Change the number of cores used by Logic Pro for Mac

Use the Processing Threads setting to manage how Logic Pro uses the processing cores on your Mac.

By default, the Processing Threads setting is set to Automatic, which is the recommended setting. But if you’re using a CPU-intensive application, such as a video editing app, simultaneously with Logic Pro, you can choose the number of processing threads used by Logic Pro to optimise performance.

Use the Automatic Processing Threads setting

With the Automatic setting, Logic Pro automatically allocates the number of cores in your Mac that Logic Pro can use for processing audio. This setting provides a balance of performance and reliability when using Logic Pro.

To see how many cores the Automatic setting has allocated, double-click the CPU or HD meter in the LCD. The vertical bars in the Processing Threads column show how many cores Logic Pro is using. On Mac computers with processors that support Hyper-Threading, two meters will be displayed for each core.*

No alt supplied for Image

If you don’t see the CPU and HD meters in the LCD:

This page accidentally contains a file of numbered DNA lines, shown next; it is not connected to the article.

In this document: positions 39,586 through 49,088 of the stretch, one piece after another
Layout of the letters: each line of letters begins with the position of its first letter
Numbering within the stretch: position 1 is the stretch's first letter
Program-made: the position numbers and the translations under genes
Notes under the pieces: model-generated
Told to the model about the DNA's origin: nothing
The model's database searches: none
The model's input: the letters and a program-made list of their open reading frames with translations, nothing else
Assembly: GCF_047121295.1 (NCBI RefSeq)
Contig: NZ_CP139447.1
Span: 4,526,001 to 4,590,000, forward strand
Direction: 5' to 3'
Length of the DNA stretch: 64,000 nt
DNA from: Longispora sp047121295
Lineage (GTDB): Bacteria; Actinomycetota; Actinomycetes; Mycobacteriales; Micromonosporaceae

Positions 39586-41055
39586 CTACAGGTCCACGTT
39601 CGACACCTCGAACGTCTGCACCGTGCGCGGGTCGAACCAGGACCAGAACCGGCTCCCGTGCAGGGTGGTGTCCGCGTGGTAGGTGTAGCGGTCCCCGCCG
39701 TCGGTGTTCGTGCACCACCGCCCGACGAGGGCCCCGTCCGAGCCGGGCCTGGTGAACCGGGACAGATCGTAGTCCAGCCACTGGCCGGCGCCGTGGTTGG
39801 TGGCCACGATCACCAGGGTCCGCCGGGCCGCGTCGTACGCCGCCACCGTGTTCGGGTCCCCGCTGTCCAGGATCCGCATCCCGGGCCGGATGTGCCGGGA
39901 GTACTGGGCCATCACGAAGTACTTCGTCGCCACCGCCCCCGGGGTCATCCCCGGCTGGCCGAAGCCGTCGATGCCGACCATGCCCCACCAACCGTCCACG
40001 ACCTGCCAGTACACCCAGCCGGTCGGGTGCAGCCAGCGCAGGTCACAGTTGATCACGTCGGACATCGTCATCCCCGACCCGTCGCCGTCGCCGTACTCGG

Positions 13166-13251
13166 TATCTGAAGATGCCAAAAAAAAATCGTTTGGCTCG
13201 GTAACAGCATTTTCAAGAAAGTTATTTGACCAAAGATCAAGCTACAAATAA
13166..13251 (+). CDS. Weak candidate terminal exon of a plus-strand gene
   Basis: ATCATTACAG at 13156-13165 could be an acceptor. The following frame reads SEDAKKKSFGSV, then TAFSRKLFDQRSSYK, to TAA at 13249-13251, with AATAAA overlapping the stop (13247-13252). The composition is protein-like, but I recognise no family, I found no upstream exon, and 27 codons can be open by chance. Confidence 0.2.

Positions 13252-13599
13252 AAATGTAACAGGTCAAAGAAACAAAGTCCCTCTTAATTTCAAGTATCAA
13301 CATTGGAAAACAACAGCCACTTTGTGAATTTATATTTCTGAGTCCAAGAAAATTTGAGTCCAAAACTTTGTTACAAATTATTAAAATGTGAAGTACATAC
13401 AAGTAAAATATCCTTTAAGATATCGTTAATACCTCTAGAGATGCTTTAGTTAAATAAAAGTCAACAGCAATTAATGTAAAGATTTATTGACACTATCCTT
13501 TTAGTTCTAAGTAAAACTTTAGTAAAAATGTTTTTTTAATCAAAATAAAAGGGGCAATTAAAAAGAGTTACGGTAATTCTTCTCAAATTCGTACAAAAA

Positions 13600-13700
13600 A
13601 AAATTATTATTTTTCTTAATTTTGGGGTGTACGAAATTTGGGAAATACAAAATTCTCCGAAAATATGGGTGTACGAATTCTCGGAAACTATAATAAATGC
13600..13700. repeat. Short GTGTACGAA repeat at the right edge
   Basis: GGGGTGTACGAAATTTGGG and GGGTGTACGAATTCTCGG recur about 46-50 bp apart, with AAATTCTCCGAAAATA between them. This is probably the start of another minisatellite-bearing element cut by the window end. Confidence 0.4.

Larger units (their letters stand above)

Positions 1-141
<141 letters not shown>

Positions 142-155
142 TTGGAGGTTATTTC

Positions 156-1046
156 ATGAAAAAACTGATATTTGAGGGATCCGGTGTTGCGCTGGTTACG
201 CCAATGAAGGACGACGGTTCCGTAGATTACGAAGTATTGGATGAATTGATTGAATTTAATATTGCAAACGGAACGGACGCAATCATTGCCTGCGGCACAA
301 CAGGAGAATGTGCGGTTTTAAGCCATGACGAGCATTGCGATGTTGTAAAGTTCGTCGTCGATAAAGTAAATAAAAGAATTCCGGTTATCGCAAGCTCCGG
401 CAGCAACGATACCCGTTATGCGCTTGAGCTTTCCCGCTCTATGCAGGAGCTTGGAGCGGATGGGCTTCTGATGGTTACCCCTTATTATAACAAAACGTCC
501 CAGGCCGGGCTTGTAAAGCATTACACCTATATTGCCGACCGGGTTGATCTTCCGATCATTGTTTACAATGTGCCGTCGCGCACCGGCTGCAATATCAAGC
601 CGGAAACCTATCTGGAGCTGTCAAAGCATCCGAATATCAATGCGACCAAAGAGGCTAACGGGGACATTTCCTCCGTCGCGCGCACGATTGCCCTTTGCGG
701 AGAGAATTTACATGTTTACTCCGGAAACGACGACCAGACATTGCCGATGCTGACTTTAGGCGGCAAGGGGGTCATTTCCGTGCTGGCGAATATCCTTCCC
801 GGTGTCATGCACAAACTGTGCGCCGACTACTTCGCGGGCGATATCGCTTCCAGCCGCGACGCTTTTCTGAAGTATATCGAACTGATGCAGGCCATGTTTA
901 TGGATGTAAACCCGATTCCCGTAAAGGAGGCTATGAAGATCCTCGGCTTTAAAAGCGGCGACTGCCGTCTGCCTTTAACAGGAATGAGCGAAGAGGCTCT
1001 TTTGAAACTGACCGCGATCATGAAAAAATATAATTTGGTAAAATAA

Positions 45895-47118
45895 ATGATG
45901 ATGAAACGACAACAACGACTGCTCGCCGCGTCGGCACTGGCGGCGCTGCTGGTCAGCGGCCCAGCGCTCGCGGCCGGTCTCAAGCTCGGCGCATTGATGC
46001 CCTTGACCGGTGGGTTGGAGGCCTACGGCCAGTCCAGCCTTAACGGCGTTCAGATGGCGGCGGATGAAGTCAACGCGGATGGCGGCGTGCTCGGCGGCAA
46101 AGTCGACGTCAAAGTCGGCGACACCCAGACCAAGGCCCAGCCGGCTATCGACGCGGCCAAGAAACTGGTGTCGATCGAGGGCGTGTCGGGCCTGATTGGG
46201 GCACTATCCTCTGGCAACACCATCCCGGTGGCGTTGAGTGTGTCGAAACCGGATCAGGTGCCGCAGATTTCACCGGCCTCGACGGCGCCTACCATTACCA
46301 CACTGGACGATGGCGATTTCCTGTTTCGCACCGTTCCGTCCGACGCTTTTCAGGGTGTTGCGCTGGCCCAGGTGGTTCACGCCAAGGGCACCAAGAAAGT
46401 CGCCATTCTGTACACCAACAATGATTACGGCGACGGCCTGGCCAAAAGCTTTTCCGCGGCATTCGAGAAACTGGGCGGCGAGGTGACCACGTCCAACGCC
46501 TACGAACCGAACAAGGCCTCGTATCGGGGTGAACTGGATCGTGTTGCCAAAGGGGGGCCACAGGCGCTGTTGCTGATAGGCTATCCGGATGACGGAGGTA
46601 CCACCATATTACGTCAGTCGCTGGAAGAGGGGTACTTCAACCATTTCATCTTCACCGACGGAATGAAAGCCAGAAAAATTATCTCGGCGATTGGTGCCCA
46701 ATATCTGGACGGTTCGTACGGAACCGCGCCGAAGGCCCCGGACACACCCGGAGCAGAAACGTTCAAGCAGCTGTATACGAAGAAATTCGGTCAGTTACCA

1. Choose View > Customise Control Bar and Display.

  2. Click the pop-up menu under LCD, then choose Custom.

  3. Select Performance Meters (CPU/HD), then click outside the Customise Control Bar and Display to close the window.

Choose the number of processing threads

To choose the number of processing threads Logic Pro uses:

  1. Choose Logic Pro > Settings (or Preferences) > Audio.

  2. Click the Processing Threads pop-up window, then choose an option. The options available depend on the number of CPU cores in your Mac and if your Mac supports Hyper-Threading.*

  3. Click Apply.

Many factors influence how macOS distributes the workload to the cores on your Mac. The optimal value for the Processing Threads setting can vary depending on the apps you're using simultaneously, your hardware and your Logic Pro projects. Selecting the highest number of processing threads may not always be the best choice. Experiment with different settings to determine the best balance of performance and reliability.

* Hyper-Threading is a feature of Intel-based Mac computers.
Published Date: